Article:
Written by & under performance, teaching.

Welcome everyone! In my last post I talked about the “Mental Game” of practice, positive mental strategies to develop efficient practice habits. If you didn’t read it, I encourage you to go back and look at it because not only is it important for all musicians, but it also ties into this post quite a bit.

Today I’m talking about the negative psychological factors of which we are all probably guilty. These are three mental states that we want to avoid and/or approach from different angles to create a positive approach to the problem. As a foreword, this discussion comes directly from a booklet titled “On Practicing,” by Ricardo Iznaola. In the book, Iznaola presents incredible discussions about various practice habits from goal-oriented practice to finding motivation to time management and much, much more. Every musician should have this book in their libraries and read it often.

Anyway, let’s dive in!

Three Negative Psychological Factors in Practicing

1.     Expectations. This is probably the most important part of our psychological training. We all have expectations of where we should be in a month, year, 10 years etc.… Those expectations can often be a great aid in our development IF we approach them by way of setting realistic goals. That being said, we often don’t take this approach but rather we say things like (and this is directly from the book) “I’ve been playing guitar for 3 years. I should be able to play a, b, or c.” That’s an easy way to trap yourself into a fruitless few years filled with needless stress and countless ‘failures.’ If you approach that same question from the standpoint of goals, you’re much more likely to find success in work. It would look something like “In three years I want to play x, y, and z and in order to achieve that I’m going to do a, b, and c by these dates.” Does framing the concept of expectations this way mean you’re going to magically achieve x, y, and z by your desired date? Absolutely not, but you’ve given yourself concrete steps on how to achieve your goals over the course of the next three years as opposed to just assuming that’s where you should be.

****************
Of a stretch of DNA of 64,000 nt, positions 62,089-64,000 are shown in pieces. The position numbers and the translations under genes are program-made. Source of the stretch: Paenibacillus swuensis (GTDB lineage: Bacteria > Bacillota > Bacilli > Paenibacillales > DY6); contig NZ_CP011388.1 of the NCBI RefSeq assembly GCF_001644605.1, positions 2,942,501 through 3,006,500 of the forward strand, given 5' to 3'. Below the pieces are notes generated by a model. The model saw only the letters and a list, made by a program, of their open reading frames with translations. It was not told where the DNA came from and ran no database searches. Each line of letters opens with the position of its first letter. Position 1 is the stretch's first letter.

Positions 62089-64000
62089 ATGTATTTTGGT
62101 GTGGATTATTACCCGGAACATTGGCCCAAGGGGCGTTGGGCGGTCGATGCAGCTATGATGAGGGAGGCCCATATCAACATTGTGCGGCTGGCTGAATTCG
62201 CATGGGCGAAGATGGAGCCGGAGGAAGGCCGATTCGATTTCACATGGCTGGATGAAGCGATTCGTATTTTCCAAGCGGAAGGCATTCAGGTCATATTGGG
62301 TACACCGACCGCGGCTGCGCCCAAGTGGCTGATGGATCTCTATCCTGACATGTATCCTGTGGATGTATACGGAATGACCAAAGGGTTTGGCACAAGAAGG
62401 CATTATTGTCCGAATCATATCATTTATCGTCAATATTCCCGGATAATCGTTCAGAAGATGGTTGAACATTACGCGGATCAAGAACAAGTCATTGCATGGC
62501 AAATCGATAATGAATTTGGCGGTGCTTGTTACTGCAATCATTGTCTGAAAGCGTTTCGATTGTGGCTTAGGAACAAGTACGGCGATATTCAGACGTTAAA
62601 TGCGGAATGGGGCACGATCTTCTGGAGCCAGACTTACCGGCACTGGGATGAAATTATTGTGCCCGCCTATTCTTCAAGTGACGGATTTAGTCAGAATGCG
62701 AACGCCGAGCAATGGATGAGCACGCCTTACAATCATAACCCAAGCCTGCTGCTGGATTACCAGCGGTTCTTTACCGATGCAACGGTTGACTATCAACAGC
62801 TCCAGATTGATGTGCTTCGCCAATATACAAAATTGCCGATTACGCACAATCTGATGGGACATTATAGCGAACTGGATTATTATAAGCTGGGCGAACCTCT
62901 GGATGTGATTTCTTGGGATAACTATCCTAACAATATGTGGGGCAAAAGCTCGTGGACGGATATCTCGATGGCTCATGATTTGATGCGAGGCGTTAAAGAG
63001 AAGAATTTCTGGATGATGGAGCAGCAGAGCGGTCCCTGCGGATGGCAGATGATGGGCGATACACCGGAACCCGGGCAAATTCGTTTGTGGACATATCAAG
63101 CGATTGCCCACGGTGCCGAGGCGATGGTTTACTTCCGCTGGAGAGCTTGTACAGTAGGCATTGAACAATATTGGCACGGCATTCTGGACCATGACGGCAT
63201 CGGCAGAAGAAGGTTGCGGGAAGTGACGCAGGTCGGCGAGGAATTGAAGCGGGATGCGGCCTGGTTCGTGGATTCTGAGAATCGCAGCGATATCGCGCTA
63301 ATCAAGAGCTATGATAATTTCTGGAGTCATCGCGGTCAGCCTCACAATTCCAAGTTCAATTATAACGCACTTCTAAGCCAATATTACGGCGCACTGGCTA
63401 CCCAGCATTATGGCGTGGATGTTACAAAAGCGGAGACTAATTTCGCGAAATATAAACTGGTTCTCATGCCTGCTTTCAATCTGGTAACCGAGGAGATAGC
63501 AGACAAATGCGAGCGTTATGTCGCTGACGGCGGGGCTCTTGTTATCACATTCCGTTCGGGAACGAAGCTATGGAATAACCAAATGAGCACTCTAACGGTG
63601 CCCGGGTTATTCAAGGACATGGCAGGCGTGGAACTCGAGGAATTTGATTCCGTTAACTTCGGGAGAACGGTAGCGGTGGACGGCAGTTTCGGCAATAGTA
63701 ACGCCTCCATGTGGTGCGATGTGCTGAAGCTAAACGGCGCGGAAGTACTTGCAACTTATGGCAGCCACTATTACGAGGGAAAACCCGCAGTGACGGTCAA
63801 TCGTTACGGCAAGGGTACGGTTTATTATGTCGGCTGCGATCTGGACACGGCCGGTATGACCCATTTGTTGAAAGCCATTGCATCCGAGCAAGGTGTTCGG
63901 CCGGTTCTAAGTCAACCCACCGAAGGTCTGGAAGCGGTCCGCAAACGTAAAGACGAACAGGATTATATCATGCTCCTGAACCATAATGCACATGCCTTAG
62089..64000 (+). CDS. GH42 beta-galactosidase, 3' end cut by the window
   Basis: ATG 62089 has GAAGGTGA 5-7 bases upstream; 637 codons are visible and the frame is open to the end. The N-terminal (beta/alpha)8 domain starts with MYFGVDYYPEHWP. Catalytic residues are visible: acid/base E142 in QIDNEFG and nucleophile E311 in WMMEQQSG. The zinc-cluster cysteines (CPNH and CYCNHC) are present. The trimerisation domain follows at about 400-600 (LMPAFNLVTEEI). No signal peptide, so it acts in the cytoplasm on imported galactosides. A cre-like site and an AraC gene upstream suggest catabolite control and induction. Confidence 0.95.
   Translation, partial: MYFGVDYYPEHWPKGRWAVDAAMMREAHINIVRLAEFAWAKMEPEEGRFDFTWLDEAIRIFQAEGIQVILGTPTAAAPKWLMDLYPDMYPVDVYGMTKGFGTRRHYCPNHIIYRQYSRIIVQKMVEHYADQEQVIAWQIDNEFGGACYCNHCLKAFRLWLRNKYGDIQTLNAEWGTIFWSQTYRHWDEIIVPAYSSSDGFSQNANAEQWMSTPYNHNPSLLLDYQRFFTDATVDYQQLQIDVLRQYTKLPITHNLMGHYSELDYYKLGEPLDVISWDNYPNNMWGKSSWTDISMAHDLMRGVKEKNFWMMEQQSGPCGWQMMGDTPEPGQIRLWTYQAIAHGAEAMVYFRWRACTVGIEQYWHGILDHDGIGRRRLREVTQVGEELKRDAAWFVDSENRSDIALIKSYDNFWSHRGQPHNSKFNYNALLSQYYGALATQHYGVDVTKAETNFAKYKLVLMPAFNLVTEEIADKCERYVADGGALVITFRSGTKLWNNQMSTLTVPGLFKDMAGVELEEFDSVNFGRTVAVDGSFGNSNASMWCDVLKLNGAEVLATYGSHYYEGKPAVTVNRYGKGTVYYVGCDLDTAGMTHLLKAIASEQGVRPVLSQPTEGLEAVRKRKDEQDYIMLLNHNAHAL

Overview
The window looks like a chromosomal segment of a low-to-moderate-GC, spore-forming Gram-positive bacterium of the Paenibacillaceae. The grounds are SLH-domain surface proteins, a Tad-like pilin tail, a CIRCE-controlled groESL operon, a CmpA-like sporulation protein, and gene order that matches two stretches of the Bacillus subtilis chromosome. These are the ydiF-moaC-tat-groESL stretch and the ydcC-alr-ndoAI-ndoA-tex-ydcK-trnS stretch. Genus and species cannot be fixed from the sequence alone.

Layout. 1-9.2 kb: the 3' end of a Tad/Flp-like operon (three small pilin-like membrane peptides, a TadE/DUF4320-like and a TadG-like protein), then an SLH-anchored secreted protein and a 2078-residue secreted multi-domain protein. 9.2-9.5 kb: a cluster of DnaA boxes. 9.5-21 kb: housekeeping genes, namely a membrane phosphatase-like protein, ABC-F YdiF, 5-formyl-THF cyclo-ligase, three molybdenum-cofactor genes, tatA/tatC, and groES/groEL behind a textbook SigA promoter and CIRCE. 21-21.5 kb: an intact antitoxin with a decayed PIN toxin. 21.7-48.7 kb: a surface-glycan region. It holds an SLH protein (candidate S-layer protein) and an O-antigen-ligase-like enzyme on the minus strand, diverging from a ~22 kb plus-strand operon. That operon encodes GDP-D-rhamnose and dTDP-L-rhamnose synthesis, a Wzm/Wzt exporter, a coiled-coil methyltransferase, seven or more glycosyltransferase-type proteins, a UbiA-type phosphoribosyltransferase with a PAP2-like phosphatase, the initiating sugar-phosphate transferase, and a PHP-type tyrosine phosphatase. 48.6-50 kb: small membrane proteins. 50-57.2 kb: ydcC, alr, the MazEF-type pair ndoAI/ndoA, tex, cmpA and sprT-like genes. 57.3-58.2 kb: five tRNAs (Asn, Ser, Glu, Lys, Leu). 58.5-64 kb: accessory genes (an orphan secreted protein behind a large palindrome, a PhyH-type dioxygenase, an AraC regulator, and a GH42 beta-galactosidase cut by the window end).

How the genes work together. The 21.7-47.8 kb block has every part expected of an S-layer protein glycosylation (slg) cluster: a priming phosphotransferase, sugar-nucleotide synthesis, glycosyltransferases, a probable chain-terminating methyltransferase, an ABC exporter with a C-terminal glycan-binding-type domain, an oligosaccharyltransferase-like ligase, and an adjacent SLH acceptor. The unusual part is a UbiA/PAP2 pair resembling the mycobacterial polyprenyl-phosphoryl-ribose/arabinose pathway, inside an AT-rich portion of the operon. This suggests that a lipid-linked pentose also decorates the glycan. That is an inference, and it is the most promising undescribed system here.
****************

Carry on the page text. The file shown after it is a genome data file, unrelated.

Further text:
2.     Memories. This is an interesting one, and one that I, admittedly, hadn’t really thought much about. This is the balance of good and bad memories. Iznaola encourages us to leave the bad memories out of the practice room. Have you ever had a bad performance experience? Take notes from it but don’t give it the opportunity to influence your future practice and performance. I’ve had plenty of performances where I had a memory slip and then the next time I perform that piece all I can think about is how I memory slipped in the measures coming up! Do you think that helped me during the second performance? Nope. Figure out why you memory slipped during the practice sessions, work on it, and the next time you perform that piece don’t give past performances a second thought. Iznaola quotes the Russian theater director Stanislavski as saying “today, here, now.” We can learn from that. Live in the here and now and rely on the hard work you put into your practice.

3.     Comparisons. This is DEFINITELY one I think about all the time. Looking up to people is a fantastic source of inspiration. However, comparing yourself to others, more often than not, will lead to negative self-judgement. I find that most of these memories manifest themselves when watching our peers. When watching my peers, I begin to think “I wish I could do that” or “I could do that better.” Those are both such ridiculous thoughts it’s crazy! My biggest suggestion is this: Humble yourself so you can simply appreciate the value your peers offer the music community and then use that as inspiration to contribute your own value. That idea extends far beyond the walls of music. If you want to succeed in life, remain humble and appreciate people for their contribution, but you also have to acknowledge that you have a positive contribution as well. Once you can get into that state of mind, you will begin to see even more personal and professional growth.

These are three ideas that I think are of the upmost importance for your mental success as a musician and more generally as a member of the music community. It’s so easy to fall into a negative mental state as a musician because our music is entirely personal to us. We often don’t even know when we’re employing a negative mentality because those thoughts just seem to be normal. But if you take a step back every once in a while, and ask yourself, “Is this really helping me?” you’ll begin to see positive change in your practicing.

Until next time,

Jordan Taylor, DMA (ABD)